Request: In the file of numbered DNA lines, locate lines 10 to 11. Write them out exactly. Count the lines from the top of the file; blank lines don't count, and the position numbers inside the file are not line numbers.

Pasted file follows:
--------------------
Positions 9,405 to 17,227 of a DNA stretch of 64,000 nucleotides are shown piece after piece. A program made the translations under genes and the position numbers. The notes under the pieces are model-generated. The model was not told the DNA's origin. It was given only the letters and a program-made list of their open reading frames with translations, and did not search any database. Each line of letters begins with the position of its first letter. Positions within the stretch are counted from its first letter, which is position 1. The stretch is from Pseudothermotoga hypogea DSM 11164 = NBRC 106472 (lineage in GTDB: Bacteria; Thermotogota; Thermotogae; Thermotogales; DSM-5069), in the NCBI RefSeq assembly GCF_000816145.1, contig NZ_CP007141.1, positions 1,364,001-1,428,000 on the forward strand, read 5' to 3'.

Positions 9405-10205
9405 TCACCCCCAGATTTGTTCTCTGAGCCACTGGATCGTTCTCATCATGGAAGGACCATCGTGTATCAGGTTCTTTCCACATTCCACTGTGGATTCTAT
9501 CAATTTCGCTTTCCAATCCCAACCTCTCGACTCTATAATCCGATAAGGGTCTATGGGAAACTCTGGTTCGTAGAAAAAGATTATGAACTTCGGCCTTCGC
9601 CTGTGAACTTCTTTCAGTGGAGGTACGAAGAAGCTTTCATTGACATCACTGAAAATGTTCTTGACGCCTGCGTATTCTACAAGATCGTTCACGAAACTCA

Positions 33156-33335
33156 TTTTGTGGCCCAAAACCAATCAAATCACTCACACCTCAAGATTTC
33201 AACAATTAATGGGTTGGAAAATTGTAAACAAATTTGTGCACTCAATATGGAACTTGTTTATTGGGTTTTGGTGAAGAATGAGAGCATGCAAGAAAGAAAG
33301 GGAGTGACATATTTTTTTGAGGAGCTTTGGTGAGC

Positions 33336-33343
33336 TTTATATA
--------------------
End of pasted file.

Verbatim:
Positions 33336-33343
33336 TTTATATA